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Charter-school amendment is all about local control
Guest columnist
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“Shall the Constitution of Georgia be amended to allow state or local approval of public charter schools upon the request of local communities?”

On March 19, I was one of 40 senators in the Georgia legislature who voted to place this question on the general ballot this fall.
On Nov. 6, as a citizen of Georgia, I will be voting in favor of this amendment.

If approved, the state constitution will be amended to allow the General Assembly to create state charter schools that will operate under the terms of a charter between the state board of education and a charter petitioner. The amendment requires that all state charter schools be public schools and cannot include private, sectarian, religious or for-profit schools or private educational institutions.

Amending our state’s constitution to include this provision became necessary because of a 4-3 decision by the Georgia Supreme Court last year ruling that the Georgia Charter Schools Commission was unconstitutional because it violates the “special schools” provision of the Georgia Constitution.

The “special schools” provision of the state constitution was included in 1966, when the constitution was redrafted and said that local boards of education were given the authority to establish “one or more area schools, including special schools such as vocational-trade schools, schools for exceptional children and schools for adult education.” During the 1983 redraft of the constitution, these provisions were changed to the current form, which says that the General Assembly is authorized to create special schools in such areas as may require them, alone or with local boards of education. However, unlike the 1966 redraft, there was no further language in the 1983 redraft as to what constitutes a “special school.” Because of this omission, the Supreme Court ruled that the commission violated this provision.

The constitutional amendment being voted on will expand upon the “special school” provisions by explicitly defining state charter schools as one type of special school.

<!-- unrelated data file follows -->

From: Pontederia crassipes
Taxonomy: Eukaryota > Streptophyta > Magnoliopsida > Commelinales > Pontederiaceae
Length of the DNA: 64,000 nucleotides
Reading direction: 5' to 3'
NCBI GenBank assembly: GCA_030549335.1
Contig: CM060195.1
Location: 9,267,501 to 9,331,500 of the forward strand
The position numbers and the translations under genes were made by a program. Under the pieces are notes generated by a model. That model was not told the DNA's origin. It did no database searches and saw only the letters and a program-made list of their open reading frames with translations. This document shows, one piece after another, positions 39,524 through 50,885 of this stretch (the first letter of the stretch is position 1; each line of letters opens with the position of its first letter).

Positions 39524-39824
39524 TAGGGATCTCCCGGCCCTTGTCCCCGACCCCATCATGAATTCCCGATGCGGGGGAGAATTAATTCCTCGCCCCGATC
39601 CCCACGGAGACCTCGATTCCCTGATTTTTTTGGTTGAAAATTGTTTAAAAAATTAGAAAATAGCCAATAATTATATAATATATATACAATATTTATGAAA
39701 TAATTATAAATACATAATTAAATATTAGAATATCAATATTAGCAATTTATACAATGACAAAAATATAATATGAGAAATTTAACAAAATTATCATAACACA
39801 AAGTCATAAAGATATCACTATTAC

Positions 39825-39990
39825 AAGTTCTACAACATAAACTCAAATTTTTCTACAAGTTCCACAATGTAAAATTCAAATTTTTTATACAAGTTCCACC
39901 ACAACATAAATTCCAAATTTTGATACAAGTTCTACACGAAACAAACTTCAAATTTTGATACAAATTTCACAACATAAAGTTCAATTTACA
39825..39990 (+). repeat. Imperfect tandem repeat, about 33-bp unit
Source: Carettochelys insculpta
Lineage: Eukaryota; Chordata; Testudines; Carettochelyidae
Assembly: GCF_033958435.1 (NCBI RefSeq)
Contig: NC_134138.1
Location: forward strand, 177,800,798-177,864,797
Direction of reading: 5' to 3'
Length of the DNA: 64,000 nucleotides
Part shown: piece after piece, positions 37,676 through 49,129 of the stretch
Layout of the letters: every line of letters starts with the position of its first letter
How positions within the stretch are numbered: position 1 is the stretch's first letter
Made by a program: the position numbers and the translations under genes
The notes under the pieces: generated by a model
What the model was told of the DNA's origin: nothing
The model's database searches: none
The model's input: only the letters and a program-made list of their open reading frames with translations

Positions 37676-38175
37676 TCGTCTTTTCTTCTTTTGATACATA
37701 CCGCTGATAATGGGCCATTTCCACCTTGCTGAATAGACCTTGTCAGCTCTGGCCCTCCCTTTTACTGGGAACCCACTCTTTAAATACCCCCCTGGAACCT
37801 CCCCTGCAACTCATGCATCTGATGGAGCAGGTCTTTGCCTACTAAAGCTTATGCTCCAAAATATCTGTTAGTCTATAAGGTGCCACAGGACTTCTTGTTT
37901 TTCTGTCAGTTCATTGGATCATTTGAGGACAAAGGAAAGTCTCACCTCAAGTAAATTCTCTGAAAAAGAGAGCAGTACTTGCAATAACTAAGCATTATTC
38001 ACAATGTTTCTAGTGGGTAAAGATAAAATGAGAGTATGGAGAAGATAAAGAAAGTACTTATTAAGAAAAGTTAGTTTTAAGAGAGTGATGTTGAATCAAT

Created by legislation in 2008, the commission was formed in reaction to local school boards rejecting charter petitions. According to some officials at the time, petitions were rejected because “they didn’t like the competition.”

Prior to the Supreme Court ruling, the commission approved 16 state charter schools. All of these were invalidated after the ruling and forced to seek approval from local boards or the state BoE.

While the amendment is supported by many state leaders — including Gov. Nathan Deal, Lt. Gov. Casey Cagle and House Speaker David Ralston — it is opposed by some school-board members, the Georgia PTA and state school Superintendent John Barge.

Many educators cite the loss of funds for opposing this amendment. In reality, nothing could be further from the truth. Not a single dollar will be taken out of the traditional public-school system. A state charter school is a public school and is funded with state dollars, only without taking away money from public schools. When approved by this commission, no local tax dollars go to state charter schools, which receive 62 percent of the funding that is spent per student by traditional schools.

Opponents also claim the commission will take away from local control. Again, nothing could be further from the truth. All charter applications must first go to the local school boards for consideration. Only those that feel they have been unjustly denied will appeal to the commission.

In fact, voting in favor of this amendment will give the ultimate local control: It will give parents more options and allow them to be more involved in the decision making process in public education.

Now that’s local control.

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